Human immunodeficiency virus, or HIV, is a virus that weakens a person’s ability to fight infections causing AIDS. It is acquired through unprotected sex or needle sharing. An HIV test confirms diagnosis. Medications may suppress the virus and delay the onset of AIDS but it doesn’t treat it.
HIV infection comes in three stages.
The Symptoms of HIV/AIDS – the First Stage
The first stage is called acute infection or seroconversion, and it typically happens within two to six weeks after exposure or becoming infected. This is when the body fights against HIV. The symptoms of acute infection look similar to those of the flu. The symptoms may last a week or two and then completely go away as the virus goes into a non-symptomatic stage.
The initial symptoms of acute HIV infection may include:
- Nausea and vomiting
- Aching muscles
- Sore throat
- Red rash that doesn’t itch, usually on the torso.
Call your doctor about HIV infection if you think you have come in contact with HIV. You may be tested for HIV using highly sensitive tests that detect both HIV antigen and HIV antibodies. You may also be given anti-HIV drugs to take for a prescribed period of time. There may be unpleasant side effects to these drugs, but they may stop HIV from infecting you.
Most people don’t know they’ve been infected with HIV, but weeks later they may experience the symptoms of seroconversion. These symptoms mean the body is trying to fight HIV.
The Period Without Symptoms of HIV – the Second Stage
The asymptomatic (or latent ) period, a long period without symptoms, is the second stage because the body loses the battle with HIV. This is when people may not know they are infected and can pass HIV on to others. This period can last 10 or more years. During this period without symptoms, HIV is slowly destroying the immune system.
HIV Infection and AIDS – the Third Stage
AIDS (acquired immune deficiency syndrome) is the advanced stage of HIV infection and diagnosed when the CD4 T-cell number drops below 200.
Someone infected with HIV that has “AIDS defining illness” such as Kaposi’s sarcoma (a form of skin cancer) or pneumocystis pneumonia (a lung disease) can be diagnosed as AIDS regardless of the CD4 T-cell number.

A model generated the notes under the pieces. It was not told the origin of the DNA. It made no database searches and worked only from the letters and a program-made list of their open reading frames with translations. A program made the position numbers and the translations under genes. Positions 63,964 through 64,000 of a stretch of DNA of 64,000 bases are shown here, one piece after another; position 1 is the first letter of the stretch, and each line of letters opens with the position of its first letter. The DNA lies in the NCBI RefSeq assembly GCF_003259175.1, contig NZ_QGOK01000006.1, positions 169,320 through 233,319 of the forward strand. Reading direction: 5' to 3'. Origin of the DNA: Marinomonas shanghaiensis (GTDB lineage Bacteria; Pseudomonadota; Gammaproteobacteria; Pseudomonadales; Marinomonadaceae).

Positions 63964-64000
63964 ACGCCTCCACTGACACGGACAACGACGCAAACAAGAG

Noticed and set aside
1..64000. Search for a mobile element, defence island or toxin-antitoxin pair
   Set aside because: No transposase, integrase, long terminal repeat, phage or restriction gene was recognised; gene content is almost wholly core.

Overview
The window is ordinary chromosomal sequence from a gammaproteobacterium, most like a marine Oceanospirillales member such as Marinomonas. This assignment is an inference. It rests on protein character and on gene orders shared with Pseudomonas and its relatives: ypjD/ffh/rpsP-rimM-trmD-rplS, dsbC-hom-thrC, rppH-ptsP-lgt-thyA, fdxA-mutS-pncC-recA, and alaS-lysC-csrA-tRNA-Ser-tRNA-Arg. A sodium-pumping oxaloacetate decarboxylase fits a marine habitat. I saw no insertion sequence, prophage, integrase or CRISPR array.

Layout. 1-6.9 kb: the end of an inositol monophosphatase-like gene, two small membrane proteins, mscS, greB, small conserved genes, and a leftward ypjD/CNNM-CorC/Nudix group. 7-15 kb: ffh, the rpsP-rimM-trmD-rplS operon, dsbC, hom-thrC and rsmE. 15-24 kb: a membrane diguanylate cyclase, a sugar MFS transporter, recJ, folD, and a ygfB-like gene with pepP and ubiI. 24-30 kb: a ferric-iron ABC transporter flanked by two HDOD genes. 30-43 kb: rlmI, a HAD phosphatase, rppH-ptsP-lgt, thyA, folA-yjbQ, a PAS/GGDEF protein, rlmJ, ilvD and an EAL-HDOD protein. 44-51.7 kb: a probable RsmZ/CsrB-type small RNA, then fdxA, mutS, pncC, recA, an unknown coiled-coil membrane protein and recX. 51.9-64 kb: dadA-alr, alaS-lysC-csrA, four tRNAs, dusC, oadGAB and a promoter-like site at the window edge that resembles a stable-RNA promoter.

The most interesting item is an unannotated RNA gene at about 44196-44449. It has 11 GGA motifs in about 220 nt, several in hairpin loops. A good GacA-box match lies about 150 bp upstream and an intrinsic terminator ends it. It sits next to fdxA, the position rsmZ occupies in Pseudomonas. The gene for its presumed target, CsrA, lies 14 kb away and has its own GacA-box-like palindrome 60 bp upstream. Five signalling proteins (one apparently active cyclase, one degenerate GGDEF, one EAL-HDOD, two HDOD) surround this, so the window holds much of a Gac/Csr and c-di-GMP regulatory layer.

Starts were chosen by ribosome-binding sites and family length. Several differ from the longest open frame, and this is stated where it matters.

Some people don’t know they were infected with HIV, and only discover their HIV infection after experiencing some of these HIV-related symptoms:
- Being tired all of the time
- Swollen lymph nodes in the neck or groin
- Fever lasting for more than 10 days
- Night sweats
- Unexplained weight loss
- Purplish spots on the skin that don’t go away
- Shortness of breath
- Severe, long-lasting diarrhea
- Yeast infections in the mouth, throat, or vagina
- Easy bruising or unexplained bleeding
There are blood tests used for HIV testing. These tests determine if you have antigens of HIV or antibodies against HIV.
Your doctor may recommend counseling before and after HIV testing, and it is usually available at the hospital or clinic where you will be tested. This will give you an opportunity to:
- Discuss your fears about being tested.
- Learn how to reduce your risk of becoming infected if your test is negative.
- Learn how to keep from spreading HIV to others if your test is positive.
- Think about personal issues, such as how having HIV will affect you socially, emotionally, professionally, and financially.
- Learn what you need to do to stay healthy as long as possible.
Medicines used to treat HIV are called antiretrovirals. Several of these are combined for treatment called antiretroviral therapy, or ART.
- Nucleoside/nucleotide reverse transcriptase inhibitors, such as abacavir, emtricitabine, and tenofovir.
- Nonnucleoside reverse transcriptase inhibitors (NNRTIs), such as efavirenz, etravirine, and nevirapine.
- Protease inhibitors (PIs), such as atazanavir, darunavir, and ritonavir.
- Entry inhibitors, such as enfuvirtide and maraviroc.
- Integrase inhibitors, such as dolutegravir and raltegravir.
Resistance to HIV medicines can occur when:
- There is a change in the way your body absorbs the medicine.
- There are interactions between two or more medicines you are taking.
- The virus changes and no longer responds to the medicines you are taking.
- You have been infected with a drug-resistant strain of the virus.
- You have not taken your medicines as prescribed by your doctor.
If your viral load doesn’t drop as expected, or if your CD4+ cell count starts to fall, your doctor will try to find out why the treatment didn’t work.
There are two main reasons that treatment fails:
- The virus that causes HIV has become resistant. The medicine no longer works to control virus multiplication or protect your immune system. Tests can show if resistance has occurred. You may need a different combination of medicines.
- You did not take your medicine as prescribed. If you have trouble taking the medicines exactly as prescribed, talk with your doctor.